Recently OneDrive was removed as a CloudSync provider for TrueNAS Scale. As I built my first NAS and use OneDrive for cloud storage, I was looking for alternate means to back up my NAS to OneDrive. I found individual pieces of possible solutions on the TrueNAS forums, but nothing approaching an end-to-end solution, so decided to do a write-up of what I ended up doing in hopes others may find it helpful as well.

TrueNAS Scale allows custom docker containers which they call “custom apps”, so the overall idea is just to use rclone in a Docker container. I like the solution because it’s decoupled from anything specific to TrueNAS, so very generic, easy to support, and there’s no “magic” involved. It’s very straightforward and understandable.

The first step is to create a new dataset which will contain your rclone configuration file. I named mine “rclone” in my root “Default” dataset. I used the SMB share type, since that’s what I plan on using, but left the rest of the settings as default.

Next you’ll need to configure the SMB share for the dataset so that you can manage the config file from other machines. For mine, I just added the SMB share to the /mnt/Default/rclone path and used the default settings. When creating a new share it’ll ask to restart the SMB service.

Connect to the new SMB share and create a single file inside called rclone.conf. This file should be in the INI and look like this:

type = onedrive
drive_type = personal
drive_id = <your-drive-id>
token = <your-token>

All configuration can be found in the rclone docs for OneDrive, but the boilerplate should be enough for most, so you just will need to fill in the two placeholders.

The section header is the name of the remote, so I used “onedrivedavid” since I plan to back up my wife’s data on the NAS to her OneDrive separately and wanted to disambiguate.

For drive_id, I found the easiest way is to use the Microsoft Graph Explorer. There you’ll log in (by default you’ll see mock data), and execute the query The first time you do this you’ll see an error that says Unauthorized - 401. You can easily grant access to Graph Explorer by clicking the “Modify permissions” tab and consenting to Files.Read.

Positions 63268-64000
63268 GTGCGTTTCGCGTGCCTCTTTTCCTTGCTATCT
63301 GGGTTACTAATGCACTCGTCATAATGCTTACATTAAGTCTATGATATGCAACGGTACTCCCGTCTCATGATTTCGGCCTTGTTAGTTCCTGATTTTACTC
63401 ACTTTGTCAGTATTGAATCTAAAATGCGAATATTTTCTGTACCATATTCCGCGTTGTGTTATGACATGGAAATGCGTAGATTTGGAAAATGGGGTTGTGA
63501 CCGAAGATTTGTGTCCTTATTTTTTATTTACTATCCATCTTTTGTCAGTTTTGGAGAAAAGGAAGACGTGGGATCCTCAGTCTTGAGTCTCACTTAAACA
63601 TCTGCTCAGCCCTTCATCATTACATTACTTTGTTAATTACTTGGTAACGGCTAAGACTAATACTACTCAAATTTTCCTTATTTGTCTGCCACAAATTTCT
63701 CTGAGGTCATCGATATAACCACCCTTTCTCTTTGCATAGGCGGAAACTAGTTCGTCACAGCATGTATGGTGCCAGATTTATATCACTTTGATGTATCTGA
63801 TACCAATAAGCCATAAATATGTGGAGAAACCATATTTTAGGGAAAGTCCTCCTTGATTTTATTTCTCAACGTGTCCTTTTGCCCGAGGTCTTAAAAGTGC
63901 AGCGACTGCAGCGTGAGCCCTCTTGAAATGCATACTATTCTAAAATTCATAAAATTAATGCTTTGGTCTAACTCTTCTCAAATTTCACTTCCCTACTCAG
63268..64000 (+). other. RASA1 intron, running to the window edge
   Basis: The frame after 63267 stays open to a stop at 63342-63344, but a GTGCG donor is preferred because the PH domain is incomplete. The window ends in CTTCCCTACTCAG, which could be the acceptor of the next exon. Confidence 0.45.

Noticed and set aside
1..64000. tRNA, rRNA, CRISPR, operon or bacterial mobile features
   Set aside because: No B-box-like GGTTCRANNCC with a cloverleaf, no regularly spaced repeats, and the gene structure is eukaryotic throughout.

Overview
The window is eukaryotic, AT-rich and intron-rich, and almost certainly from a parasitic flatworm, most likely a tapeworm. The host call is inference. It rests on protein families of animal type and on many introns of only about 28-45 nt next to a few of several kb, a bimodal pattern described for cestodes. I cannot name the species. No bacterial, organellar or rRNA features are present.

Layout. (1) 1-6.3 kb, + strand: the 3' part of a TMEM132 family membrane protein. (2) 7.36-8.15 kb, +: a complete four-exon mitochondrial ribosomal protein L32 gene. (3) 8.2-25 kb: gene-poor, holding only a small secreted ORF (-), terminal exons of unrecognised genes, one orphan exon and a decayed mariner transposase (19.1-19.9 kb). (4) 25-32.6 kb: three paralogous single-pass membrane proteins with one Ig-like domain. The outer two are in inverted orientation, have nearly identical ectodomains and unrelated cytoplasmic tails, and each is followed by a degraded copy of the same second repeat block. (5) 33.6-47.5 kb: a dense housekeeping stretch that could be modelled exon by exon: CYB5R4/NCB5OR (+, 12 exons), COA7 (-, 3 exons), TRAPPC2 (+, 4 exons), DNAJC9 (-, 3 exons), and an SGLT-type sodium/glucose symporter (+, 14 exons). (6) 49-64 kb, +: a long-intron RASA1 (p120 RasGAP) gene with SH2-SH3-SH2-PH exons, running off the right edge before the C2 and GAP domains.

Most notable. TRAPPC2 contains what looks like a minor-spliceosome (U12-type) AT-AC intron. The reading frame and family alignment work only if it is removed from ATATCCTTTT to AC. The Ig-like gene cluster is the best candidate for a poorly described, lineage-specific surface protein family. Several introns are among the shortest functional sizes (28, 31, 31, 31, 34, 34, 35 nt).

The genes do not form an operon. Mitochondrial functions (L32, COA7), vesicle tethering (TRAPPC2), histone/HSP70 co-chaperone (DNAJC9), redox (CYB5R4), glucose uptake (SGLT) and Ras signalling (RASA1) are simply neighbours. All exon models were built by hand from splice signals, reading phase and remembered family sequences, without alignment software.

Consenting to Graph Explorer permissions

Run the query again and you should see the JSON response in the bottom pane. Use the id field of the response as your drive_id. You can also confirm that your drive_type is “personal” from the same response.

Graph Explorer response

For the token, you can follow the rclone instructions but basically you just download the rclone executable from the website and run rclone authorize onedrive. This will pop up a browser window for you to authenticate in and once completed spit out JSON content which you will copy and paste in entirety into the rclone.conf. The value should be of the form: {"access_token":"...}.

Save your rclone.conf file and it’s time to create the docker container or “custom app”. Go to the Apps tab, click “Discover Apps” and then “Custom App”. I named mine “rclone-david” since again I wanted to disambiguate with another user’s rclone backups.

I found robinostlund/docker-rclone-sync on GitHub, which performs an rclone sync command on a schedule, which is exactly the scenario I’m targetting, so for the Image repository use

As per the docs for that image, a few environment variables need to be set to configure it. Under the “Container Environment Variables” section, add the following environment variables:

  • SYNC_SRC=/rclone-data - This can be any path, as long as it matched what you use below in the Storage section.
  • SYNC_DEST=onedrivedavid:/nas-backup - The left-hand side of the value needs to match the section header in the ini file, while the right-hand side is a path within OneDrive you’d like to back up to.
  • CRON=0 0 * * * - To schedule the sync daily at midnight.
  • CRON_ABORT=0 6 * * * - Schedules an abort in case the sync is taking too long.
  • FORCE_SYNC=1 - This syncs on container startup, which makes for easier testing.
  • SYNC_OPTS=-v --create-empty-src-dirs --metadata - Additional options to pass to rclone sync. These are the options I prefer, but all options can be found in the rclone docs.

Under the “Networking” section, add an interface so it can reach out to OneDrive properly.

Under the “Storage” section, add:

  1. Config
    • Host path: /mnt/Default/rclone, or whatever yours is configured to be.
    • Mount path: /config, which is what the image expects.
    • Read Only: unchecked. rclone will write to the file, in particular to update the access token as it refreshes it.
  2. Data
    • Host path: Whatever path on your NAS you’d like to back up
    • Mount path: /rclone-data, or whatever you chose for SYNC_SRC above.
    • Read Only: checked. rclone will only need to sync from the NAS, so only need read permission to the data.

Leave everything else as the defaults and click Install. Now you’ll need to wait for the container to deploy, which may take a few moments.

Docker Container Deployment

Once the container is deployed, you can click on it and under “Workloads” there should be an icon to click on to show the logs for the container. You can use this to ensure the sync is happening properly.

Docker Container Logs

And that’s all there is to it! You can now have the benefits of storing your data locally in your NAS, while having the piece of mind of having a remote backup.